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Shadow in the Cloud


Roseanne Liang’s “Shadow in the Cloud” is the type of genre movie that makes many of its bizarre choices just for the sake of seeing if it can all work. But whether you find the film to be ambitious, or just some stunt screenwriting, it’s intriguing to watch an audacious filmmaker try to keep midnight-ready movies unpredictable, even if that means a sincere but silly mash-up of WWII dogfights, gremlin chaos, and feminism in action such as this. 

Before the parade of production company logos is even done, “Shadow in the Cloud” begins with a great mystery—why am I watching a WWII-era cartoon PSA about gremlins? Consider that Chekhov’s gremlin infomercial, accompanied by the next shots of the movie that show a revolver being packed away, and a suitcase with a sound hole being carried off. The year is 1943, and a woman named Maude Garrett walks on a foggy tarmac looking for an Allied war plane called “The Fool’s Errand,” before we get to see her face and her hear voice. It’s a stoic Chloë Grace Moretz, with a British accent, and on assignment from a top secret mission. The men act like dogs as soon as they realize they have a “dame” onboard—most of them scramble to objectify her on the radio—and she is designated to sit in the bottom turret, with the guys riding above. The synth score by Mahuia Bridgman-Cooper sets the pulse from the very beginning, signaling that you should strap in for a movie of modern genre tastes, and not so much an accurate period piece.

From here, “Shadow in the Cloud” slowly builds, at first like a theater piece about a woman surrounded by harassment, removed from the possibility of being able to physically stand up to them. Along with their crude comments, the men on board question her credibility and mission, though one voice from a guy named Quaid (Taylor John Smith) stands up for her against the others. This first act mostly depicts Moretz inside the turret, and it’s with credit to her performance but also the film’s depiction of the claustrophobic space that the passage doesn’t feel inert; sometimes, you even have to remind yourself that you haven’t been seeing the men as much as you think. Though Liang cheats in a couple of instances to show what’s going on above (with stagey, dream-like imagery of red and green light), it’s a strong case of the scenario and precise dialogue letting our imagination fill in the blanks, and making us fitfully disgusted.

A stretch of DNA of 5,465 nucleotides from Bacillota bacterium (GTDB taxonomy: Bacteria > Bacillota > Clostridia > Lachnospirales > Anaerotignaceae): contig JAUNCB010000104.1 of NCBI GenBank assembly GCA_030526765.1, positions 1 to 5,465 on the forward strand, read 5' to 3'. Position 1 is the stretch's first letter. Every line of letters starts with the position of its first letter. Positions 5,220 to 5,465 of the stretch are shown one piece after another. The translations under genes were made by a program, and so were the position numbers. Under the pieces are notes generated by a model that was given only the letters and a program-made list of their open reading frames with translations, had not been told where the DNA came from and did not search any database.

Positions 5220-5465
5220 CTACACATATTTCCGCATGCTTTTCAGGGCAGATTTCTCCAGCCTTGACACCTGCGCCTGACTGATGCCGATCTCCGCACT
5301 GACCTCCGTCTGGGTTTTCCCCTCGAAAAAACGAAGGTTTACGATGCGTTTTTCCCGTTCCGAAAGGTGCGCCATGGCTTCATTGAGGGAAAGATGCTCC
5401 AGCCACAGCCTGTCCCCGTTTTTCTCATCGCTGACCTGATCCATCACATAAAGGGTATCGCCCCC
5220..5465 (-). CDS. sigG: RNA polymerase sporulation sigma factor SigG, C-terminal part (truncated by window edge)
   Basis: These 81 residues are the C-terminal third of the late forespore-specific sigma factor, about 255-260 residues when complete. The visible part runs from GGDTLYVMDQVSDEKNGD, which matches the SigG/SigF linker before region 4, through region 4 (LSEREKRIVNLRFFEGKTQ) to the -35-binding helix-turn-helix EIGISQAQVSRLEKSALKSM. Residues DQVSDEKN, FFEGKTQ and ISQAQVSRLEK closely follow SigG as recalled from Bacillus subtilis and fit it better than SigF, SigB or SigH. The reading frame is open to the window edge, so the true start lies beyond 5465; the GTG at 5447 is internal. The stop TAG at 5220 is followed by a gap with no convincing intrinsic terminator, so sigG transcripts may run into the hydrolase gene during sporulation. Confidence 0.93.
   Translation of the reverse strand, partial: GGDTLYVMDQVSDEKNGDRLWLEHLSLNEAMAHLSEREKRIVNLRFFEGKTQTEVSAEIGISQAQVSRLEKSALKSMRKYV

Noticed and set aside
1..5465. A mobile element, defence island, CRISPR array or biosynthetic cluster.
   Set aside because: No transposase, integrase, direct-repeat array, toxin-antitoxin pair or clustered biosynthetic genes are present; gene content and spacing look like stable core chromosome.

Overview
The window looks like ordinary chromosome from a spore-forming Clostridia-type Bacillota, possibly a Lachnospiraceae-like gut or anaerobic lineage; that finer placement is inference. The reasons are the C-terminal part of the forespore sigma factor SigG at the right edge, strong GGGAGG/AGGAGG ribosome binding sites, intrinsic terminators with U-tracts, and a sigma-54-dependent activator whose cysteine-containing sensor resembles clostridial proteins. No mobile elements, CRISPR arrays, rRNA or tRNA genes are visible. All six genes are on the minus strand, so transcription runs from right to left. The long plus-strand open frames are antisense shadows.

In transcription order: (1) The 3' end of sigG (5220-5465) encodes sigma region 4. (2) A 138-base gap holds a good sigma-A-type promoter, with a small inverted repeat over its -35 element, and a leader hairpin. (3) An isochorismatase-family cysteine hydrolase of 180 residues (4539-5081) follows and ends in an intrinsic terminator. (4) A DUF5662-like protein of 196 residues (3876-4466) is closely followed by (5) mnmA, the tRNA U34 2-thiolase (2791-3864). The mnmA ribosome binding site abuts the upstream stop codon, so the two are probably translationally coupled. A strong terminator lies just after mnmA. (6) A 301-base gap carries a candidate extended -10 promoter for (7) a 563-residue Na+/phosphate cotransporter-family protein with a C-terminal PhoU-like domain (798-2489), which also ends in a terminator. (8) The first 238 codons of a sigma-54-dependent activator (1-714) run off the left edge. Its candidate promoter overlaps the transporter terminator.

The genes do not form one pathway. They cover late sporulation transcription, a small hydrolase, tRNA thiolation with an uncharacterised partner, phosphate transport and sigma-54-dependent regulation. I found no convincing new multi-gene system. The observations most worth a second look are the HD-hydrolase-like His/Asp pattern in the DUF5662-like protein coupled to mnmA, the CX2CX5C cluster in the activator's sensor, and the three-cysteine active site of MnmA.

Garrett is in for the ride of her life in “Shadow in the Cloud,” especially when gremlins start to beat up the plane, trying to get inside her turret. The men above think she’s delusional. She fires the gun that she brought on board, and that makes the men even more afraid of the woman in their flying boys club. As they press for information, we come to learn more about what’s in the box, and what she’s been lying about. But “Shadow in the Cloud” has more chaos to get to, and soon enough Liang’s camera is dangling outside the plane, and so is Garrett. Meanwhile it’s the men who are hopelessly useless, unorganized, and primed to catch a bullet in the gut. 

It wouldn’t be a stretch to say that this script (from Liang and co-writer Max Landis) is essentially a collection of storytelling gears, and it also wouldn’t be a stretch to point out how much this script does not conceal its awkward shape. From the beginning when Moretz is trapped in the turret, having to fend off objectification and fighting to be taken seriously, the script is mostly concerned with making sure you can relate to her experience, and that you care about the mysteries that are and are not methodically revealed. So if it’s not the sexism that gets you, it’s the impending threat of Japanese enemy fighter planes, or the snarling creatures that look like skinless, winged cats ripping up the plane as if it were a nice couch. These three obstacles that Garrett faces don’t entirely fit together, but the film is more amusing if you just accept them all.  

As for why there are gremlins in this version of WWII—their scientific existence is never explained, but the opening cartoon posits them as a scapegoat for incompetent men. This proves to be a big part of the film’s dominating heart for women like Garrett who serve, who put themselves in situations that are inherently contaminated by toxic machismo. And if it’s going to be such an over-the-top tribute to real-life Garretts (replete with archival footage of WWII service women in the credits), it might as well show her kicking the ass of the very real and also the fantastical. From the very beginning, Garrett displays a certain confidence during the mid-flight crisis, scared as she might be, in part because of the 200+ hours she has logged flying unarmed planes in enemy territory. Moretz’s performance takes Garrett through the whole physical and emotional spectrum of a woman whose endless adrenaline comes from being too bold this shit, showing a dedication and courage that’s unquestionably more capable than her male peers. 

There are numerous moments in which the plotting of this lean thriller could be too simple, or too ridiculous, but the movie avoids such traps by maintaining focus and its you-are-there pacing. And because Liang is such a crafty director with small and large set pieces, while working with an incredibly game Moretz, the film’s most memorable sequences achieve the gratuitous fun they clearly desire. Especially when the movie goes into overdrive in the third act, throwing in some left-field music cues and throwing out the laws of physics with a big wink, “Shadow in the Cloud” keeps flying strictly because of who is in control.  

In select theaters and on VOD and digital platforms on January 1.



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